If you want to cook tasty food, be self sufficient and save money, then you really need to learn how to make your own broth. Poultry or red meat: it’s pretty much the same process. You will need the following: herbs and spices, leftover veggies, leftover chicken or turkey carcasses (or steak or lamb bones if you want a dark broth), and tasty bits, water, salt, a big stock pot, a colander/strainer, cheesecloth (or a loose weave kitchen towel), a stove, and some time. Oops! Forgot: you’ll need some containers and a freezer! Making broth is much more of a process than it is a recipe. If you regularly make broth, you’ll develop a system of saving tidbits, so that you have the perfect ingredients without having to run to the grocery store.
Tidbits to save: So, to start off on the right foot, set aside a section of your freezer to save those tasty morsels for the broth. Dump these into a zip bag and toss in without a moment’s thought. If you haven’t saved any yet, simply add these to the pot when you get going:
- Onion skins and bits (these give flavor and color)
- Carrots (even the peels) and celery
- Fennel trimmings
- Parsnip (amazing top secret ingredient) and celery root
- Garlic bits and leftovers
- Pastured chicken and turkey backs, wings, anything left on the plate from your family (refrain from livers, as those cloud the broth — not much of a fan of gizzards, as they impart a different taste).
- Parsley and cilantro leftovers, such as stems
- If you’ve been very good, you will have saved your chicken necks and feet!
- Do not put in potatoes, as they will cloud your broth
When you are ready to make broth, take all your freezer ingredients and put into a large stockpot. Add enough COLD water to cover AND add 1 T of vinegar. The vinegar helps extract all the vitamins and minerals from the bones. (Do not add spices at beginning. Wait til end. See end of recipe.)
Bring to a boil. This is the only time you will boil the broth. Any fluids in the meat will rise to the surface as gray scum. You don’t want this in your nice broth. This is easily skimmed off and given to your dogs as a treat. If your bird is the carcass of a leftover, then there may not be much to skim off.
Return to heat and bring to a simmer, covered for 4 to 24+ hours. I usually do about 9 hours on the stove. You can also use a crock pot for 12+ hours.
Strain your broth. First, just through a colander, then again through the cheesecloth or kitchen towel.
Return the broth to heat and continue to simmer for another hour to reduce and develop flavor. Now is the time to add any herbs or spices. (If you add them at the beginning, they may start to turn your broth bitter when cooked for 9 hours.)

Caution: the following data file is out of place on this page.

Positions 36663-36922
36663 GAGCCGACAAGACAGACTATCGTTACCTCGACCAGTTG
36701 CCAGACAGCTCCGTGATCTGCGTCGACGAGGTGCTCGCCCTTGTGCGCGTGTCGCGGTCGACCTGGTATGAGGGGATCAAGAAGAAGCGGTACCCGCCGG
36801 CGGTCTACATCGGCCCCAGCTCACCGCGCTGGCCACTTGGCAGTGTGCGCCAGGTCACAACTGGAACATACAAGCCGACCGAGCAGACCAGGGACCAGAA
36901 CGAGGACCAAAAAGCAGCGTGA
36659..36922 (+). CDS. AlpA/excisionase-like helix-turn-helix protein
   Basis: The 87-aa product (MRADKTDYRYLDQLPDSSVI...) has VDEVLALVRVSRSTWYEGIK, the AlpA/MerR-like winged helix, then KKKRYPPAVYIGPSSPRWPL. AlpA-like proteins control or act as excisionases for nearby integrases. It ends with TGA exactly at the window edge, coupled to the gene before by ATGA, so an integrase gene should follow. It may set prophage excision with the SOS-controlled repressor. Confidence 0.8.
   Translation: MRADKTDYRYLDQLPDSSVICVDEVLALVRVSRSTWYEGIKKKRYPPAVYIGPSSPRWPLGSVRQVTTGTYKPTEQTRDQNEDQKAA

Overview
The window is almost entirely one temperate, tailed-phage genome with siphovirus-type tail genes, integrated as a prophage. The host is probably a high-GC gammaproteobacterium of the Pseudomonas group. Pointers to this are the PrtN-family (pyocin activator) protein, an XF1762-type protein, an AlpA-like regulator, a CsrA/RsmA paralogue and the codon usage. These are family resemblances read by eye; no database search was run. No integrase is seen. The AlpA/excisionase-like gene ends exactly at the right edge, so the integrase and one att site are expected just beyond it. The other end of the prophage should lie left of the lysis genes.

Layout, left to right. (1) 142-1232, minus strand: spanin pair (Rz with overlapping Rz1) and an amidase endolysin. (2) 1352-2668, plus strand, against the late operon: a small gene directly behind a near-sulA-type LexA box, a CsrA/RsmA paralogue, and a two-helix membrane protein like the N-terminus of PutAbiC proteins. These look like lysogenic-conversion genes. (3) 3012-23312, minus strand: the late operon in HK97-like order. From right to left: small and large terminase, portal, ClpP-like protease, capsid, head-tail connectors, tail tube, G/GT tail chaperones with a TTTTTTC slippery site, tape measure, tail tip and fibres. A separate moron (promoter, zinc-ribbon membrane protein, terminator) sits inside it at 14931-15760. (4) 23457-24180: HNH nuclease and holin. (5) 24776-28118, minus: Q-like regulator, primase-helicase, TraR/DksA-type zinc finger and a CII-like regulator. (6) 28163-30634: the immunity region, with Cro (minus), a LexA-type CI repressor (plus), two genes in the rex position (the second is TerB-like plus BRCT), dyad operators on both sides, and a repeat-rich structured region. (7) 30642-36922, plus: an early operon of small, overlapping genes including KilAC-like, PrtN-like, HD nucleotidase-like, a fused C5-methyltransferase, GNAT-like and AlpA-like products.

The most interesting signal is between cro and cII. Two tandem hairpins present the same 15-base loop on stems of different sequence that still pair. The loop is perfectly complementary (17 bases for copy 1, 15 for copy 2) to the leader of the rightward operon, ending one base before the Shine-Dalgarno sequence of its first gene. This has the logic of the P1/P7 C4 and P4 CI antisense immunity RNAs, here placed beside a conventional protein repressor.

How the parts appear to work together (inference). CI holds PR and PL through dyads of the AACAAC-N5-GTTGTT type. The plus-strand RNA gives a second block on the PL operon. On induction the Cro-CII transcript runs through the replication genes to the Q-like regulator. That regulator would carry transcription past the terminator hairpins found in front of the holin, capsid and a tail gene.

- 2 star anise
- 6 whole cloves
- 1 stick cinnamon
- 6 allspice berries
- 3-6 bay leaves
- 1 T dried rosemary or a large sprig of fresh
- 1 clump of thyme sprigs
- 1 t fennel seeds
- 2 T coriander seeds
- 1 t cumin seeds
- 2 t red pepper flakes (makes it hot—be careful)
- kosher salt (to taste)–add after cooking
You don’t need to stand around your stove during this. Go about your business, do the laundry, etc. Strain again to remove your spices. Let cool in fridge overnight. The next day any fat will be hardened on the top. Skim this off and give to the dogs. (And go through all your leftovers from the stock you strained the day before and give the dogs the meat, celery, garlic, and carrots. Do NOT give dogs onions or cooked bones.) Package the broth into straight-sided mason jars and freeze (when cool).🖨️ Print post
Why shouldn’t I give my dogs the cooked bones? I have been doing so and she goes crazy for them!
Because they splinter and the dog can choke or if swallowed cause a rupture. PLEASE…..NEVER COOKED BONES. Raw bones are soft and more digestible. Try a marrow bone for cleaning teeth and for calcium. Chicken necks are good too. Remember….all raw.
Paul Freedman says
I use an electric slow cooker which is cheaper these days, April 2022, and I feel more comfortable leaving the house or falling asleep on the couch.
My butcher always has bones for the dog or my broth.
Hope the tips help someone
Cooked bones of any kind are incredibly dangerous to a dog’s digestive system. They can fragment into shards and pierce the stomach or intestines and cause internal bleeding requiring surgery, or even death. The only bones dogs should be getting are raw from the butcher or grocery store, even ones from the pet store are steamed and can be hazardous. Everyone’s dog has gotten into the trash and gotten some bones from wings or something once or twice, sure, but I wouldn’t recommend purposely feeding or making a habit of it. Just not worth the risk.
Am I doing any harm if I don’t skim the fat? Also, since I do this in a crockpot, I don’t skim the “gray scum”. Any issues with that?
if you reduce the broth with the fat (which involves a low boil/simmer) the broth will likely not be clear. However, some people really like that. Nothing bad will happen to you :).